On a number of occasions, I’ve noticed a file named Sentinel in the iTunes base directory. I did a Google search around a year ago and didn’t find anything explaining what it was and, after noticing it again recently, searched again to no avail. I decided to figure out what the file was by seeing what actions updated it (I noticed the last modified date was yesterday.) In this guide, I explain what the file is for those that are curious.
Behavior of the Sentinel File
I was pretty sure the Sentinel file was okay to have and didn’t pose any kind of threat, but I wanted to be sure.
To determine the purpose of the file (and why it was updated yesterday), I started changing things in iTunes to see what happened. Finally, I got the timestamp to change when I deleted a song from my library. This caused the iTunes Library.itl to change as well as the Sentinel file.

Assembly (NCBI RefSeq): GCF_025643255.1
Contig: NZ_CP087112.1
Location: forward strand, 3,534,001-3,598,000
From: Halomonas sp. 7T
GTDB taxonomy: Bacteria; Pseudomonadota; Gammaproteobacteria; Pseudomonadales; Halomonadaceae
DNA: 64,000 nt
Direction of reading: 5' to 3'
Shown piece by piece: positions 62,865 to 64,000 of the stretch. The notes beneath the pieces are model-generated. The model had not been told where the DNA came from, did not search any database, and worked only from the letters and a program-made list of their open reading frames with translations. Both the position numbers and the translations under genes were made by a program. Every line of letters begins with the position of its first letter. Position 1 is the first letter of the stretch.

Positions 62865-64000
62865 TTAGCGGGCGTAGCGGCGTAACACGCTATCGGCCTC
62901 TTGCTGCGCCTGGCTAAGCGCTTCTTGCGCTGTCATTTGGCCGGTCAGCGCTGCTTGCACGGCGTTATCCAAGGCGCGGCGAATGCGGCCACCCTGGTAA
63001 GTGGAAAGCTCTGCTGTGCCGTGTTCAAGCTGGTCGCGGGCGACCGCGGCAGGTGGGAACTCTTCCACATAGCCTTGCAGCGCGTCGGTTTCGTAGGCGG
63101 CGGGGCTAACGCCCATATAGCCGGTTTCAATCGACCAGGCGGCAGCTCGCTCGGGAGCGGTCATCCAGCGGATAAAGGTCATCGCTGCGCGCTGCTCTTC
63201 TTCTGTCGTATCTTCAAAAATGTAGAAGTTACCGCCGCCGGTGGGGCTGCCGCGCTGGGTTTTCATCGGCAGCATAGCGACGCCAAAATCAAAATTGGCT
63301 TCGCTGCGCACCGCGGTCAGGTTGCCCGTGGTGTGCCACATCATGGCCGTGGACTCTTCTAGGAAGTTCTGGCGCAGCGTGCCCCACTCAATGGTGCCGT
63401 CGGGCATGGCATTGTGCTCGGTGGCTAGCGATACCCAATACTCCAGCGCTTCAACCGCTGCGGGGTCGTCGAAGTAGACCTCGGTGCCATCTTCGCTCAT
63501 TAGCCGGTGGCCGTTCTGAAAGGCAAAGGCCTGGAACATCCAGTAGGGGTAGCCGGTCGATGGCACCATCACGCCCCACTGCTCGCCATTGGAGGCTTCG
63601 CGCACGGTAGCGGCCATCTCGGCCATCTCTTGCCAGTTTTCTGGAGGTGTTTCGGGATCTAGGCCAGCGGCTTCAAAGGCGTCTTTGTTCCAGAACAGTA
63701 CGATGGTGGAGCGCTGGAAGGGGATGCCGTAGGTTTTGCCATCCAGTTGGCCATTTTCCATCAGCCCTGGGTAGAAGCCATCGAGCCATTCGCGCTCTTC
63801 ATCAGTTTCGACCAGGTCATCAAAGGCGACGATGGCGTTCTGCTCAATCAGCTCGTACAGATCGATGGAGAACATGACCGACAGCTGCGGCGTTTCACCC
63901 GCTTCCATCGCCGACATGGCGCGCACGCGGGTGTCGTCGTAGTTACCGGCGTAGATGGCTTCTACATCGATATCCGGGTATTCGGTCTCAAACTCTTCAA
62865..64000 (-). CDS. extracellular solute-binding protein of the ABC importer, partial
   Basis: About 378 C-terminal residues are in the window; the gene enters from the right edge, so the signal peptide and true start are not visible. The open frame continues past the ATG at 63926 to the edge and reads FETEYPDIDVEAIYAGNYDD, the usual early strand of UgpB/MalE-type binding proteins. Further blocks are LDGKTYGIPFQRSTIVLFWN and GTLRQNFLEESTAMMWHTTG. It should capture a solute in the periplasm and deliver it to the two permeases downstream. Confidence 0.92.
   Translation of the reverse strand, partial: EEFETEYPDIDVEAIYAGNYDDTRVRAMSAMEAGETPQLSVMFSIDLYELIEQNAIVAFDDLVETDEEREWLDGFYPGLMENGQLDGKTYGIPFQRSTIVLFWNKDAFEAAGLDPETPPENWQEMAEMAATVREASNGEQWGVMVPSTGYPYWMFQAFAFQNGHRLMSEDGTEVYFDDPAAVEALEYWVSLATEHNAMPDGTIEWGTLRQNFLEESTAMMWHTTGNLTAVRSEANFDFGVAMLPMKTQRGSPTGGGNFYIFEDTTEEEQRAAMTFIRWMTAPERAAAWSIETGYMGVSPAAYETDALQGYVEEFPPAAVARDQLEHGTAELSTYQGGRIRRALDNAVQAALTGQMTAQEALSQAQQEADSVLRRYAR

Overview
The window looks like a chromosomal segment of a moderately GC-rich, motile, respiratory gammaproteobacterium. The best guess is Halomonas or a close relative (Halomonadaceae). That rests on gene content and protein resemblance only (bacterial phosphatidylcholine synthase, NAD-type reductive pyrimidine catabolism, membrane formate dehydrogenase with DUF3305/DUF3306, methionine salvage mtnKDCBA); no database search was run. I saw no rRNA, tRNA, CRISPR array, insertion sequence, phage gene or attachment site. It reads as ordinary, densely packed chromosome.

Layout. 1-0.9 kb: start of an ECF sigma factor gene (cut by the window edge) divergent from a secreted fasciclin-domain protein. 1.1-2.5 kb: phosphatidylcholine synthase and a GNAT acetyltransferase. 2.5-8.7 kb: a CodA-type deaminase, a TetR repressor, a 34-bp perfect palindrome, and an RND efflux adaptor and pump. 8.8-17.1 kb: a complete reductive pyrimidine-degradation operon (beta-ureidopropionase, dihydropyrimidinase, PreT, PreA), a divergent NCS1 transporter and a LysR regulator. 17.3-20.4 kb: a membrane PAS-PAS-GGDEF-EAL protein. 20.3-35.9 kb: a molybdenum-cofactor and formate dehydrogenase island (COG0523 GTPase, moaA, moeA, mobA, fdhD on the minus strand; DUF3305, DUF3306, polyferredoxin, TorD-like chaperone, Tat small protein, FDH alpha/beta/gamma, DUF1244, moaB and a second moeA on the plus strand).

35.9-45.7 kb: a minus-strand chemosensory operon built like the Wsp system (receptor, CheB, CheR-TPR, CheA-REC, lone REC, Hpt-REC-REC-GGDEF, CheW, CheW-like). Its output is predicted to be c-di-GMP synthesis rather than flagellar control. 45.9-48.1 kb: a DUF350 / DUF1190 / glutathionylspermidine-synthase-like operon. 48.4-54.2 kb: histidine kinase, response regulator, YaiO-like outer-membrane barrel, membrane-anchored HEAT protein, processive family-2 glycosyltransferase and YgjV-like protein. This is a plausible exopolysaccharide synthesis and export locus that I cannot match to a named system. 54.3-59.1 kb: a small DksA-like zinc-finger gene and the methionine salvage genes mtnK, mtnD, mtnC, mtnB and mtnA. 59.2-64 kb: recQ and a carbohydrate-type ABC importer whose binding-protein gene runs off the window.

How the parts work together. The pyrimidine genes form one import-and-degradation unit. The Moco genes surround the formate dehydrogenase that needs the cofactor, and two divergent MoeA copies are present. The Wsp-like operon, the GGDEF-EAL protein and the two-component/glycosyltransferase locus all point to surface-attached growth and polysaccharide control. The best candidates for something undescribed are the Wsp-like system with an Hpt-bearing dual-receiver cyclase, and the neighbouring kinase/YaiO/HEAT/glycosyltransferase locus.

I then played some more and noticed it updating again. I ran some commands to see when the file was being accessed and by what processes and found it was being accessed when iTunes started. Then, I deleted the file, reopened iTunes and noticed it was created again.
Finally, I changed the date on the file (I figured I was on to something now and wanted to prove a point) and noticed it was recreated when I opened iTunes.
The sentinel file is a integrity file that is updated when the library is updated. iTunes uses this file to determine the integrity of the iTunes library (that the timestamps match.) If there is a difference in timestamps, iTunes will run an integrity check on the iTunes library. By using this method, the overhead of running this check every time is removed.